Notes from the Archives: Summer Camps in Maine

by Nancy Noble, Archivist/Cataloger

Back in March, while I looked out the window onto the Longfellow Garden and saw only mud and snow, inside my office a collection of Maine summer camps pamphlets came across my desk, and my world was suddenly full of sunshine, warmth, and visions of young campers, enjoying lakeside adventures. Now that we are on the cusp of summertime, those images are once again close to reality.

GulickCvr1GulickCvr2The pamphlets were donated to MHS from the Bancroft Library at the University of California, Berkeley. Four of the five pamphlets represent the Luther Gulick Camps on Sebago Lake. Dating from around 1917 to 1923, the brochures entice young people to come join them for the summer with pictures such as “Mrs. Gulick and her three daughters in camp fire costume, making fire with the rubbing sticks,” “The ‘tug of war’ is different from most, for here the defeated end gets a ducking,” or “Each girl is given an automobile trip to the ocean with a swim in the breakers of the Atlantic.”

One brochure, dating from 1923, lists items in a “necessary outfit,” which includes:

  • two pairs of dark blue bloomers
  • three white middy blouses (unbleached blouses without color trimming)
  • four French peasant blue blouses
  • scarlet bathing suit
  • a bathing cap
  • black middy tie, scarlet middy tie
  • six pairs black stockings
  • a Southwester hat

A note states that “all necessary outfits must be secured from our official outfitters, Camp Supplies, Inc.” (located in Boston).

Sebago

The Luther Gulick Camps were founded by Dr. Luther Halsey Gulick and Charlotte Vetter Gulick in 1907. Wohelo, which still exists and is run by family members, is comprised of two girls’ residential camps – Little Wohelo (ages 6-12) and Sebago Wohelo (ages 12-16).

WhtMtnCampThere was also a Camp Timanous for Boys, which was founded in 1916 by the Gulicks – a card announcing the camp can be found with one of the pamphlets. This camp too, still exists. Another brochure is for the “Sebago-Wohelo Camps,” another variation of the name. The fifth pamphlet that came with the collection is for the White Mountain Camp (1917), which was also located in South Casco, Maine, on Sebago Lake. It was founded in 1907.

Maine Historical Society has a large collection of pamphlets about camps in Maine, especially those that existed in the early 20th century (and many of which continue to this day). You can find these by searching our online catalog under Camps – Maine.

Budding Historians Become Junior Docents

During the week of July 9, the Maine Historical Society campus played host to 10 young people, ages 9-11, attending the first-ever Junior Docent Camp. Enjoy this array of fun images from the experience, coordinated and facilitated by education staff Bridget McCormick and Rachel Miller, and then read on for more details about the week’s activities.

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Throughout the week, which consisted of three-hour days, the boys and girls learned from MHS staff how to handle, care for, and analyze primary source artifacts; studied the history of the Wadsworth and Longfellow families, the house, and the garden; visited the Portland Observatory and First Parish Church; participated in a variety of hands-on activities; and generally learned what it takes to be a knowledgeable guide of a historic house and grounds.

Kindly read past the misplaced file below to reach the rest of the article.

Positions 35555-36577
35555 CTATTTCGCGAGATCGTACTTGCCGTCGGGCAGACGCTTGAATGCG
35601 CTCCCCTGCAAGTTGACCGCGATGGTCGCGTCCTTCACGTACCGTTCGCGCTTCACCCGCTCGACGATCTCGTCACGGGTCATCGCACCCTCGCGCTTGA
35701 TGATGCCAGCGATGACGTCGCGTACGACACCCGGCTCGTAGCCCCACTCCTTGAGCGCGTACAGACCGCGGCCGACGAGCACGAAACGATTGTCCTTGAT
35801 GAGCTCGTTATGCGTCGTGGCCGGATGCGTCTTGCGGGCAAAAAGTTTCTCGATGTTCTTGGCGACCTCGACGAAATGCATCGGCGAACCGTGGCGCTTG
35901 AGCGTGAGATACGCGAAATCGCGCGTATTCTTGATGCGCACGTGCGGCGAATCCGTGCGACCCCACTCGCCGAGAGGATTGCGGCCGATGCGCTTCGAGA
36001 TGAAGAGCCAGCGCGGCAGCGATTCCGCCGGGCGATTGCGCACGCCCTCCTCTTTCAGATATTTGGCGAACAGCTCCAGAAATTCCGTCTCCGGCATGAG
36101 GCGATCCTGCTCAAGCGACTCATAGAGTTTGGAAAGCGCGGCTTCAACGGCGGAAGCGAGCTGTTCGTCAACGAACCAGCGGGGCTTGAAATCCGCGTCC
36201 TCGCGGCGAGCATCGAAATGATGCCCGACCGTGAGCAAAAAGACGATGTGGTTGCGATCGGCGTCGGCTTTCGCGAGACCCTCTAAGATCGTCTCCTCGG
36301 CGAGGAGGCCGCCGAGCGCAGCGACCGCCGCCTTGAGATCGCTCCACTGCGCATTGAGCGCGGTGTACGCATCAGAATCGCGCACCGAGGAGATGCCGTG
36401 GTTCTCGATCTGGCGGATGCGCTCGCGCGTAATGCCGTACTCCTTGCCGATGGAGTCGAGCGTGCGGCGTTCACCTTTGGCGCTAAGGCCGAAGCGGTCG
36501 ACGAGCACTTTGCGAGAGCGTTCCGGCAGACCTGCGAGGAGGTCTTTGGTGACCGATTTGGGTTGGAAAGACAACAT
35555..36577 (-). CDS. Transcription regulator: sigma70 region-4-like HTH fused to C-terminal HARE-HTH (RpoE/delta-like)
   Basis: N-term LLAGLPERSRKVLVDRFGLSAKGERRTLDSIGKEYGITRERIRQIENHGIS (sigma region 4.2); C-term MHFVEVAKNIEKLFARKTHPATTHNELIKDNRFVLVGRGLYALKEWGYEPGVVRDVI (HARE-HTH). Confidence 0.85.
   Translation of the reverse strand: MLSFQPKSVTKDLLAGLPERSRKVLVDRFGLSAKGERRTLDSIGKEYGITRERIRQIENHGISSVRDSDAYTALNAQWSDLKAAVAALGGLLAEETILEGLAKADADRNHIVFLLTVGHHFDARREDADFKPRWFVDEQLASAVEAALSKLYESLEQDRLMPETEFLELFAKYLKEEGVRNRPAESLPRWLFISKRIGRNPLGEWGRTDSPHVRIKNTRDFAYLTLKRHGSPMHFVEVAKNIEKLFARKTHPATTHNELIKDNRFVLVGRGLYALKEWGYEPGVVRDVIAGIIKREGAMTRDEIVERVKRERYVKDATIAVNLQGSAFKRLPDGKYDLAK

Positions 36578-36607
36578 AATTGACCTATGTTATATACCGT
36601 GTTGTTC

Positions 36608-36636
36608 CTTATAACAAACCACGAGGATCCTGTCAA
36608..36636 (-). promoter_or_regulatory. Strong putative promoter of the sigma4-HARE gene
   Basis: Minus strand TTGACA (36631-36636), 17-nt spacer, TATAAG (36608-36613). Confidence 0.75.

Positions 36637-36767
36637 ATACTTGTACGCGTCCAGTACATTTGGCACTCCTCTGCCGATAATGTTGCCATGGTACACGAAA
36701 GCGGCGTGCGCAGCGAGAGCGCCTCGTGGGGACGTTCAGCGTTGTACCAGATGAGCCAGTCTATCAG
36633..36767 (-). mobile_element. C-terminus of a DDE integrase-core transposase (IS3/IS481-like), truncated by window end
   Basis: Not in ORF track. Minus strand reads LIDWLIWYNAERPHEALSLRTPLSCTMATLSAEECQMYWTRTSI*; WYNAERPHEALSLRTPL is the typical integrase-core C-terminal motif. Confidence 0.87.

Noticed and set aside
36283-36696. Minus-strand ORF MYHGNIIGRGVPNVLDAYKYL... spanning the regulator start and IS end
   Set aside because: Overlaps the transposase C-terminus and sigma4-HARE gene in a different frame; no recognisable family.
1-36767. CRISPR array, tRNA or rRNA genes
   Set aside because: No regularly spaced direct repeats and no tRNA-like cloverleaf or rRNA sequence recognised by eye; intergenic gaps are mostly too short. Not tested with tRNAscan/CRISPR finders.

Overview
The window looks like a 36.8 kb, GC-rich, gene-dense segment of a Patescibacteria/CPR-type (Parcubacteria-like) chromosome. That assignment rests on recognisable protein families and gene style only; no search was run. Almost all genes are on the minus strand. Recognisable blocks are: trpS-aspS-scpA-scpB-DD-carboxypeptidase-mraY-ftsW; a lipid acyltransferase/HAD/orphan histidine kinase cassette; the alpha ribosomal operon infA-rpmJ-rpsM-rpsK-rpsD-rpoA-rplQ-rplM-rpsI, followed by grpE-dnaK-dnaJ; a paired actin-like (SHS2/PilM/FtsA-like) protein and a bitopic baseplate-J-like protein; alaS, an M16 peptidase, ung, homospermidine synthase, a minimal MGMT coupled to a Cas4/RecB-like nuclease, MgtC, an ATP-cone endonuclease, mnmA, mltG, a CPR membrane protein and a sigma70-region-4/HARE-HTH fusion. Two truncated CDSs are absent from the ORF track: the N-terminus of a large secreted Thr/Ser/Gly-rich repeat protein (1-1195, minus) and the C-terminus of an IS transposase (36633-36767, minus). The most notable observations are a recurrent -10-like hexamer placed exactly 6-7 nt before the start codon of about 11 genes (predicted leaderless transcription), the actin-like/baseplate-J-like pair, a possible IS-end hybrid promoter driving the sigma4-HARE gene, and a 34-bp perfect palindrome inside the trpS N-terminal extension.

In addition to Bridget and Rachel, the group studied with museum curator John Mayer, library director Nicholas Noyes, and museum registrar Holly Hurd-Forsyth.

The week ended with lively student-led tours through the Wadsworth-Longfellow House for staff, parents, and friends. All who participated were thoroughly entertained and impressed with the young historians, who received a certificate of completion for their efforts, a t-shirt, and–wait for it–“Junior Docent” business cards.

Notes from the Archives

by Nancy Noble, MHS Archivist/Cataloger

A smattering of recently-processed travel brochures.

One of my favorite things to catalog is early 20th century travel brochures. These are especially fun to do in the spring, when the longer days full of sunshine want to beckon me out into nature.

Who can resist brochures advertising places such as “Arcadia-by-the-sea” (Brunswick) which promises “Shore and chicken dinners,” as well as “The Marshall House” in York Harbor?

Although the coastal delights lured many a traveler, most are for camps on lakes, such as “Richardson’s Willows” in Belgrade, “Migis Lodge” in South Casco, “Lake View House” in Winthrop, and “Farrington’s on Lake Kezar” in Centre Lovell, Maine. Many of these are illustrated with pictures of people camping, hunting, and fishing.

One of my favorites of this recently acquired group of travel brochures, which came to us from the Harvard School of Education, is “The red route : week end tour through Kennebec, Somerset and Franklin Counties, Maine with The Ledge House and Cabins, Dead River, Maine, as an ideal place to spend the night or have dinner.” This brochure includes a map, and references to Arnold’s march to Quebec.

All these brochures are evocative of another time and place, without the modern amenities we know today, where getting to Maine was an adventure by steamer, rail, or a combination thereof.